Successful Organizations are a Product of Successful Marketing
L. McTier Anderson’s 1987 article, “Charting a Smooth Course for Marketing’s Seven C’s,” provides a practical framework for marketing management. Anderson suggests that an appreciation of the significance of the 7Cs of the marketing discipline - customer orientation, change, competition, communication, credibility, creativity, and commitment - can help managers choose analytical tools and techniques and develop effective marketing strategies and plans.[i] As business professionals, one way we can better understand marketing principles, is to study the distinguishing characteristics of successful organizations and how ...view middle of the document...
“In Business Week’s first-ever ranking of the best providers of customer service, we set out to find the service champions, but also to dig into the techniques, strategies, and tools they use to make the customer king,” writes McGregor, Jesperson, Tucker and Foust (2007). The results crowned ‘service legend’ USAA as the No. 1 Customer Service Champ, “where great customer service is a founding, fundamental principle.” [iv] That was 2007 – and USAA has been on the list every year since.
“Although few large companies have such a specialized focus, managers everywhere could learn plenty from USAA about coddling customers,” writes J. McGregor in the 2010 article detailing specifics of Bloomberg BusinessWeek’s annual Customer Service Champs top-ranking companies. “In almost everything it does, the financial-services outfit puts itself in the spit-shined shoes of its often highly mobile customers, many of whom face unique financial challenges.”(2010)[v]
Karen Pauli, research director of consulting firm TowerGroup claims: "There is nobody on this earth who understands their customer better than USAA."[vi] So how do they do it? USAA knows how to serve its armed forces customers and the unique financial issues they face. The company was founded in 1922 by a group of 25 Army officers who got together to insure each other's vehicles. Today, the company continues to foster this level of identification with its customers beginning with employee training. New hires attend sessions where they dine on MREs (meals ready to eat), which troops consume in the field, try on gear such as Kevlar helmets and flak vests, and receive deployment letters to help illustrate the financial decisions customers face at such an emotional time. (para. McGregor p41).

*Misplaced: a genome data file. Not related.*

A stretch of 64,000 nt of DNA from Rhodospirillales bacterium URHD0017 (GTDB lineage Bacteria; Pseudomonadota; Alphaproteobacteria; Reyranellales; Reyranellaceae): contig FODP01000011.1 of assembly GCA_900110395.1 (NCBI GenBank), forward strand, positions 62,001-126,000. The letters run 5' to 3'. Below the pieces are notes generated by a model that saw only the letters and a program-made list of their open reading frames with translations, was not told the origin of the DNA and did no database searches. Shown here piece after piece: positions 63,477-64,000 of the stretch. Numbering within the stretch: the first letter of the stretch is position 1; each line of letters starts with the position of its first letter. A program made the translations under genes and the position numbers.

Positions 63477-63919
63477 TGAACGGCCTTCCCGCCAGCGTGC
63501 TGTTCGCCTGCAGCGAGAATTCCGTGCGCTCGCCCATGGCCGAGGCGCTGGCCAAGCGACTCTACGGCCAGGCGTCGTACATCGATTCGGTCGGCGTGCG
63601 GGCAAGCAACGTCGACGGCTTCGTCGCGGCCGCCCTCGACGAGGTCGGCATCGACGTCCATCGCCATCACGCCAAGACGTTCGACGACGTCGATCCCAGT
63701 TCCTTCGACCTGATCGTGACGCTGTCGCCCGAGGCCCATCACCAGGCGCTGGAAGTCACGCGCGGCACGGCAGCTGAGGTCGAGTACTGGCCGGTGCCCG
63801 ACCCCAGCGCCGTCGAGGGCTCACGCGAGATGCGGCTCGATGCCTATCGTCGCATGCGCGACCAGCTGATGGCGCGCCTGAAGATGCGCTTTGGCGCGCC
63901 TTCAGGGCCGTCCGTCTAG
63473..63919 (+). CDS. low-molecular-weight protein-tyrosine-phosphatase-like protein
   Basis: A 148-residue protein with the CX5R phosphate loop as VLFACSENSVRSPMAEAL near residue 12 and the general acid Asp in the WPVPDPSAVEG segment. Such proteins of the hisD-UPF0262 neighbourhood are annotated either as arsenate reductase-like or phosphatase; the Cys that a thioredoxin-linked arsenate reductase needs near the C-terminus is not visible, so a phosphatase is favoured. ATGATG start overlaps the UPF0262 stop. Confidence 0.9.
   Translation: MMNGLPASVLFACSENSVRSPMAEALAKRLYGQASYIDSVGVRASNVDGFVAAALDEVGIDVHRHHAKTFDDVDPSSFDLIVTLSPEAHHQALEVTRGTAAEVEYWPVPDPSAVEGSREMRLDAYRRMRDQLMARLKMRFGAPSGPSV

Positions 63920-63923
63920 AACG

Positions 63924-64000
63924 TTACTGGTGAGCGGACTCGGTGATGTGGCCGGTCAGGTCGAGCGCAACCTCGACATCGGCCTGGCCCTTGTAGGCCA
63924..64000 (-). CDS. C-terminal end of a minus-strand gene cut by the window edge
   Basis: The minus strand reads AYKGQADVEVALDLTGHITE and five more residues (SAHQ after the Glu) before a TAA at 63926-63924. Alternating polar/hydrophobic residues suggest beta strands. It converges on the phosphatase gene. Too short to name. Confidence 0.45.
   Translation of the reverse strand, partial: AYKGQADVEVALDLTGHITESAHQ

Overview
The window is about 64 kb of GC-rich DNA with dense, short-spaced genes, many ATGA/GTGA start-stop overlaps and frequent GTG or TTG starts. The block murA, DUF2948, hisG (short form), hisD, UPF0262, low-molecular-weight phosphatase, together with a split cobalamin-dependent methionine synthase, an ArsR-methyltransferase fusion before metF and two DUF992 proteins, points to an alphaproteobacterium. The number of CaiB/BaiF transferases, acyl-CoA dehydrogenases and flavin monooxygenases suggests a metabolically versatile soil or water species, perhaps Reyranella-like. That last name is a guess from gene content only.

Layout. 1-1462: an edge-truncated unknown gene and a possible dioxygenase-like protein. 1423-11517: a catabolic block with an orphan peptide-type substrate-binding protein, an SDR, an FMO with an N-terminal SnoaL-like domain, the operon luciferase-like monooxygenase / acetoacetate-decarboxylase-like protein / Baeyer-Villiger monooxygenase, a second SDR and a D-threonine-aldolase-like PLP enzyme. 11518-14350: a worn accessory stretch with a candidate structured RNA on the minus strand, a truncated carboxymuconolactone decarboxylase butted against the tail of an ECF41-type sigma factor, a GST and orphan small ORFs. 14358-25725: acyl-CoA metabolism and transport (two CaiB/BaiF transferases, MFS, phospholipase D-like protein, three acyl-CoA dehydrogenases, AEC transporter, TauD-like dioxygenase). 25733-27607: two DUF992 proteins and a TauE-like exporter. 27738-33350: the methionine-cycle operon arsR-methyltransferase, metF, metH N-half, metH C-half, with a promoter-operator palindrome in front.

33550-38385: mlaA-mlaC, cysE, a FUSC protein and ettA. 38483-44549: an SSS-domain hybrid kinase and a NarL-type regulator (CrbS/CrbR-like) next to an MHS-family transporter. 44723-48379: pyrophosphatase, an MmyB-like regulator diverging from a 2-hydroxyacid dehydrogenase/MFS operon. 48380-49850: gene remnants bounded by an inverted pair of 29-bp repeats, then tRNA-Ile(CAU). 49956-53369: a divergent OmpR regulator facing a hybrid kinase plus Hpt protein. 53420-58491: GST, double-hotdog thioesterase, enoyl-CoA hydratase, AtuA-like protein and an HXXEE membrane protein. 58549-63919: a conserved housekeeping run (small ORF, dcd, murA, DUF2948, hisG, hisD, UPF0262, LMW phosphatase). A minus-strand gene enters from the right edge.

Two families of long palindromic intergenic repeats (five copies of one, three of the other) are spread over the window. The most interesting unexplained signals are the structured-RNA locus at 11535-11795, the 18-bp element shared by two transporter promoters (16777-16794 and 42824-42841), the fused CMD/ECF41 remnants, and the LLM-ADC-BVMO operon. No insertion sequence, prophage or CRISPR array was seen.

Another market leader in the customer orientation category (and a regular on Business Week’s Customer Service Champs list) is Nordstrom Inc., an apparel company known for its outstanding customer service and accomplishments in creating an outstanding ‘customer experience.’ From inviting atmospheres, huge inventories, and personal ‘thank you’ notes from sales staff, Nordstrom’s has “created a culture where customer service is singled out, honored and rewarded.” [vii] Perhaps that’s why 28% of 19,000 customers surveyed by a recent IBM pole (higher than any other store in its group) pledged their loyalty and recommendations for the retailer.
It was Peter F. Drucker, commonly referred to as the father of modern management, who first asserted that: “There is only one valid definition of business purpose: To create a customer…”[viii] Drucker stressed that a firm understanding of customers’ ever-changing needs, wants, and preferences was the driving force for business success. He would no doubt agree that Southwest Airlines is an honorable mention with regards to customer orientation. In a 2010 Marketing Management article, Locander and Luechauer state “Unless you have been...